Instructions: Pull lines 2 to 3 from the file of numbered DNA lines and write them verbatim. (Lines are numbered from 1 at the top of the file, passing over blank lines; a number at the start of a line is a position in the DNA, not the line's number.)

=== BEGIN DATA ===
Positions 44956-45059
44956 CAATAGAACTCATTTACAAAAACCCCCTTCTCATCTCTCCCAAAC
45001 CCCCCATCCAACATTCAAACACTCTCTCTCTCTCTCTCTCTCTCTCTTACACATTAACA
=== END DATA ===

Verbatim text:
44956 CAATAGAACTCATTTACAAAAACCCCCTTCTCATCTCTCCCAAAC
45001 CCCCCATCCAACATTCAAACACTCTCTCTCTCTCTCTCTCTCTCTCTTACACATTAACA